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Spirit Ride urges drivers to slow down, move for first responders

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We rely on first responders during emergencies, but now first responders are relying on drivers to help prevent accidents.

First responders made it out to Kearney on Tuesday, in honor of the Spirit Ride campaign to raise awareness on how drivers can help our first responders.

According to the National Safety Commission, 71% of Americans have never heard of the Move Over Law.

It requires passing vehicles to move over a lane or slow down when approaching first responders at work.

There is a relatable law in all 50 states.

"It is the law and we see people violate it all the time. I mean if you see somebody, and it doesn't have to be emergency responders, if you see somebody on the side of the road, just please pull over,” said Kearney Fire Administrator Jason Whalen.

Whalen said his department has not had any deaths, but has had injuries because driver's have bumped into workers on the road.

Logan Dowhy, the towing host of Tuesday's ride out of Kearney, said he holds this issue close to his heart.

"We had an operator get hit in Omaha. It's been three, four, five months ago, an older gentleman. He lost his leg because of it. You know, it could have been fatal but he's lucky it wasn't,” said Dowhy.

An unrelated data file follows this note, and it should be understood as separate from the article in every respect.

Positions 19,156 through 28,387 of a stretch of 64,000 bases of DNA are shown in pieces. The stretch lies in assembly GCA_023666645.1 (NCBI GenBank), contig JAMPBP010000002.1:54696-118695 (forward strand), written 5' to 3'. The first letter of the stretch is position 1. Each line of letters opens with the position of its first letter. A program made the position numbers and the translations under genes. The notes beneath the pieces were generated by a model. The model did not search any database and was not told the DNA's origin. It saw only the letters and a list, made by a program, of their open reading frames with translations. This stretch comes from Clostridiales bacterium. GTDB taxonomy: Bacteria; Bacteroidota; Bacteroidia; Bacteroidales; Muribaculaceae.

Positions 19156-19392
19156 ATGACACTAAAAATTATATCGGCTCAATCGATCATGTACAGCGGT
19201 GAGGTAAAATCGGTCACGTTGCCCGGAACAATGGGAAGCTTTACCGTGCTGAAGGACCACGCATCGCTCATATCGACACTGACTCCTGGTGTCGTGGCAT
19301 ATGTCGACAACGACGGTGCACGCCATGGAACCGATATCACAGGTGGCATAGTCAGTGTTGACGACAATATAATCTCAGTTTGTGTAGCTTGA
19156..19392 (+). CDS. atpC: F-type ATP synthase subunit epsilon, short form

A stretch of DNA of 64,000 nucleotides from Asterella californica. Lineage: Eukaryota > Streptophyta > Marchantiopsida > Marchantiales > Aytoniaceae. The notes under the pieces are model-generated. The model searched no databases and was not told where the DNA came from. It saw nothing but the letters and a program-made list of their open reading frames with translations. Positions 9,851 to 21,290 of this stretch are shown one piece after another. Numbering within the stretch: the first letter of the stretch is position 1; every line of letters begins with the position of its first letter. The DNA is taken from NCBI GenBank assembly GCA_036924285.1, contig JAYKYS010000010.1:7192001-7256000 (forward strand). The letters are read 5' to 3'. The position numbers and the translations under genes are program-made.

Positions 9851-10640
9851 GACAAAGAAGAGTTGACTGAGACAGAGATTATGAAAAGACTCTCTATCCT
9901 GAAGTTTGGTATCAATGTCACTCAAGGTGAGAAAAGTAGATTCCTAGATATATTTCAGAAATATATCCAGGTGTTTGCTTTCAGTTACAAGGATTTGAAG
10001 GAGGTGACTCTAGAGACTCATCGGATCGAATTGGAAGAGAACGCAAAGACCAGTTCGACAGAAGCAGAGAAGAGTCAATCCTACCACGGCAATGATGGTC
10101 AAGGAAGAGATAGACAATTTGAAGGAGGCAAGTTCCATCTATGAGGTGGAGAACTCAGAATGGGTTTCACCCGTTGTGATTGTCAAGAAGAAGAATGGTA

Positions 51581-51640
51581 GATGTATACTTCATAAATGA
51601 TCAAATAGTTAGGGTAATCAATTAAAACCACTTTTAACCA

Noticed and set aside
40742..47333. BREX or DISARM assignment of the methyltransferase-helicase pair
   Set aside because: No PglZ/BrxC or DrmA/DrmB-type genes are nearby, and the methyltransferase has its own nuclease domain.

The U.S. Department of Labor Statistics said in 2014 alone, 33 tow truck operators were killed trying to help stranded drivers.

They also said on average, one tow truck driver dies every six days.

"I mean when we're out there, we only have eight inches of room, ten inches of room to work sometimes and a lot of people have seen it. You know, they travel blind, they don't slow down or move over and they don't realize it until the last minute,” said Dowhy.

The Spirit Ride will now be making its way to Sterling, Colorado, where the Kearney towing hosts will pass off the memorial casket and finish the journey across the United States.

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